salesman for jimmy carter for the panama canal treaty. you are talking about guts there. >> and it takes a lot of them, pat. and believe me, it does. >> also following you around when you were running for president was a dangerous thing to do but i did it anyway. >> but if i paid a dollar for "news ""i would put out a headline president cry baby because he can't take responsibility. he got everything he wanted passed and he blames everybody. why doesn't he take responsibility? >> have you ever known a president that doesn't blame the congress for what they don't get put through? and what are they doing? >> he didn't need the republican congress. >> let me ask bob the question. the news week, where they come from and rest of it, would they dare say barack obama, he has been a wimp, maybe they reached too far and do all these things like they did to george h.w. bush and like they are doing to romney. the left is being a caricature of itself. all the rotten comments and all the rest of it, i think they democrat their own credibility. those magazines used to be excellent, we all read them. >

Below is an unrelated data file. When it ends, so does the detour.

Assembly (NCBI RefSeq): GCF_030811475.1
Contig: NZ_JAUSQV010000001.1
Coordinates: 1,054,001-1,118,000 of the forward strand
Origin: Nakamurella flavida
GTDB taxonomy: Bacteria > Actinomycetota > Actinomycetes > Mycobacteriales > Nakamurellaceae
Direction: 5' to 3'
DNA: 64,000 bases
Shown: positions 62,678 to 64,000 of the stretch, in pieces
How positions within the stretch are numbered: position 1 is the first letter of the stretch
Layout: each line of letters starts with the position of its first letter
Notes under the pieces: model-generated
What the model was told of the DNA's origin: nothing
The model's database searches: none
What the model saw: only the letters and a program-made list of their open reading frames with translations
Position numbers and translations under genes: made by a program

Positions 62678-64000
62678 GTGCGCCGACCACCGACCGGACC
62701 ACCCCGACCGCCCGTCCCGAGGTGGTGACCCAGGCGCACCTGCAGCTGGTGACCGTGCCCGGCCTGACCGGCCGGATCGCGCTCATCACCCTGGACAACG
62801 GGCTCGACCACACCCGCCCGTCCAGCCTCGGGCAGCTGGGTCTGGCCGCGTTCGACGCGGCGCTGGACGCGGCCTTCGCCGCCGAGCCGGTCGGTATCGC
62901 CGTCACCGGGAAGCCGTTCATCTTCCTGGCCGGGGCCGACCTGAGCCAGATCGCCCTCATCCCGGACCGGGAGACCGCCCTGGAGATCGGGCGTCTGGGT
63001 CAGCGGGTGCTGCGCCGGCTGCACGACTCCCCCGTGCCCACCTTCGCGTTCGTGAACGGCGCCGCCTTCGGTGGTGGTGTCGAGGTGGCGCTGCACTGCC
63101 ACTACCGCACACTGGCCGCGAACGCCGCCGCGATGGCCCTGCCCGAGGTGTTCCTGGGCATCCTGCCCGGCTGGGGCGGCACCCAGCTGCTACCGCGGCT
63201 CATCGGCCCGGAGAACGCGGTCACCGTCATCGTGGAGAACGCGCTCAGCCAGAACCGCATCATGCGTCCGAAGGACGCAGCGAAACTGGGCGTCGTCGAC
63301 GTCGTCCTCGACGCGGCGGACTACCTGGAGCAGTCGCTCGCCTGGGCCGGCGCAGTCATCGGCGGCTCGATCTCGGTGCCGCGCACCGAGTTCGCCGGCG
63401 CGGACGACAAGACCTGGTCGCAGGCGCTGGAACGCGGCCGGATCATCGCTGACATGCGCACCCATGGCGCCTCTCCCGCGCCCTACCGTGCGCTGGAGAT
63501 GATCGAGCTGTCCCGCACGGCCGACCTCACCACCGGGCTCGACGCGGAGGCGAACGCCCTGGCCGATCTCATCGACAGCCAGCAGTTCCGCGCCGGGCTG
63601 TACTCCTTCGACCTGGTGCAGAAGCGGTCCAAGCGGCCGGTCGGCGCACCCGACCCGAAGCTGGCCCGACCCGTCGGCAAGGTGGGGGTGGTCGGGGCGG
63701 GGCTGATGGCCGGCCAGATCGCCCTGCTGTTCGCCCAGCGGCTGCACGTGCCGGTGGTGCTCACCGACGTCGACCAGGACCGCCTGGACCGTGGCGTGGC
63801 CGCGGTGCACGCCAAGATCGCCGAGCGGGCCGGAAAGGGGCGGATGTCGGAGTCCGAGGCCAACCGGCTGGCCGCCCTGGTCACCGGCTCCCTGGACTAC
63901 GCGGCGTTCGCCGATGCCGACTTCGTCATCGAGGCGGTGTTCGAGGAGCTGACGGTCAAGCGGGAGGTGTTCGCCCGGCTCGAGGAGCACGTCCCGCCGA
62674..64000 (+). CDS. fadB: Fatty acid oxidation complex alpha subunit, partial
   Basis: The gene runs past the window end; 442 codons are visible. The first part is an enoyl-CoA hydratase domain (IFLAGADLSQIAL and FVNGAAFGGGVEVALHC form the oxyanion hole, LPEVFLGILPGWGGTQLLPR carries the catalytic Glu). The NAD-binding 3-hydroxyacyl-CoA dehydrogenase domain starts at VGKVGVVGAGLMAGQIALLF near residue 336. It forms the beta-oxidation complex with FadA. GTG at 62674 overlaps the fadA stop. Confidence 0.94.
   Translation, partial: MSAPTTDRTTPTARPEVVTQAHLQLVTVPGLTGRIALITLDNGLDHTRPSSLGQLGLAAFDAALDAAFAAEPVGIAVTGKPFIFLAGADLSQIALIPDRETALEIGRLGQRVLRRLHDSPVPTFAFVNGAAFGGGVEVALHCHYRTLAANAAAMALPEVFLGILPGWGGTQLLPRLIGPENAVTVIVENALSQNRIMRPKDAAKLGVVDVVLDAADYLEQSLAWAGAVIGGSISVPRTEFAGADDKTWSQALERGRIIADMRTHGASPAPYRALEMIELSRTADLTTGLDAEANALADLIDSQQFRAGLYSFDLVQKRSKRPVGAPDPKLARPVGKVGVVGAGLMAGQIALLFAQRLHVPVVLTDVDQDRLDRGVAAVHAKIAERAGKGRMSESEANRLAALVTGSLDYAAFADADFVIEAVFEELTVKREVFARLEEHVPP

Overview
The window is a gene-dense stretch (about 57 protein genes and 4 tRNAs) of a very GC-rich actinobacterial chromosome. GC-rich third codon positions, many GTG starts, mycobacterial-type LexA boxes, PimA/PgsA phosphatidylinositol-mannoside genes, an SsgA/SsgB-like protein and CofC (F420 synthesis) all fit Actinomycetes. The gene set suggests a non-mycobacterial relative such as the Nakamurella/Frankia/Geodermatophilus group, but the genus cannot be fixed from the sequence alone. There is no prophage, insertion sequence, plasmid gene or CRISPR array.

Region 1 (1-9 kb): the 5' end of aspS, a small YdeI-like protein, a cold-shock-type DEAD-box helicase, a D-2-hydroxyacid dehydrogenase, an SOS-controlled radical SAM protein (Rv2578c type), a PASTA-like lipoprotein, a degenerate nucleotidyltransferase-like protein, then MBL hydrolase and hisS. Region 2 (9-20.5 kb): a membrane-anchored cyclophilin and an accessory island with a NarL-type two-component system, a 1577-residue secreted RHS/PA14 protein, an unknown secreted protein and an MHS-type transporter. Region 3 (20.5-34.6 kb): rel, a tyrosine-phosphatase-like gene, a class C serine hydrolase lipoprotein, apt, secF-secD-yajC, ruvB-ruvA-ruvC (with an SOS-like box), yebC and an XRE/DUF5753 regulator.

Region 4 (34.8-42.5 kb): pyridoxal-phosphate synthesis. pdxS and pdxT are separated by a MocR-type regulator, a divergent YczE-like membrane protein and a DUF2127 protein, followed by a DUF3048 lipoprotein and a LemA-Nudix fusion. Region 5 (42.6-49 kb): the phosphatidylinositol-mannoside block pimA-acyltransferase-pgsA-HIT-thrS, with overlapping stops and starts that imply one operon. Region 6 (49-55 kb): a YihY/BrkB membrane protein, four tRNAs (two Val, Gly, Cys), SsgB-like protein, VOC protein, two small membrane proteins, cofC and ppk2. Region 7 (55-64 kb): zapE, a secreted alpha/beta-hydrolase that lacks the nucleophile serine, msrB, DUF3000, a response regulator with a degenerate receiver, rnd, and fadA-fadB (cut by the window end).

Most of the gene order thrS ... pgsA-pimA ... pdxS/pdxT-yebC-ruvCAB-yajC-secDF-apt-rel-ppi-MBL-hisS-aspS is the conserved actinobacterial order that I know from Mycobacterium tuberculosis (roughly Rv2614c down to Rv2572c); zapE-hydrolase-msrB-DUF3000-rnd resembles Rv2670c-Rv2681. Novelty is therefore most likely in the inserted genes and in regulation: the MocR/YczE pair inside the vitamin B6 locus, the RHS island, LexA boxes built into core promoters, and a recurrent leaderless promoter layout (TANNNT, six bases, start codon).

, the caribbean, the panama canal, the north atlantic. 35-foot seas. that was exciting. she is a battleship. you take a look around and you will see why. this is where all the big decisions of the war were made back in world war ii in the '40s. you get chills coming into a place like this. we helped to shell korea, the russians were like, look at that ship. back in the '40s, during the conference, president roosevelt was on board the ship so he took this and used it as his taxi to go across the ocean to meet with churchill and stalin. he was in a wheelchair, as you know. this was where he stayed. because this is the only ship in the navy with a bathtub. past, present and future. president roosevelt took a bath in this bathtub. in the '80 they retro fitted the ship and these are for anti-aircraft and we could bombard the shore, too. they would fire 15 rounds a minute. here's one of her guns. 16 inch in diameter. i could fit in there. each one of these barrels, 67 feet long. fire a projectile 24 miles. one day i fired the guns, too. i did not hear the boom like you would out here but i felt the co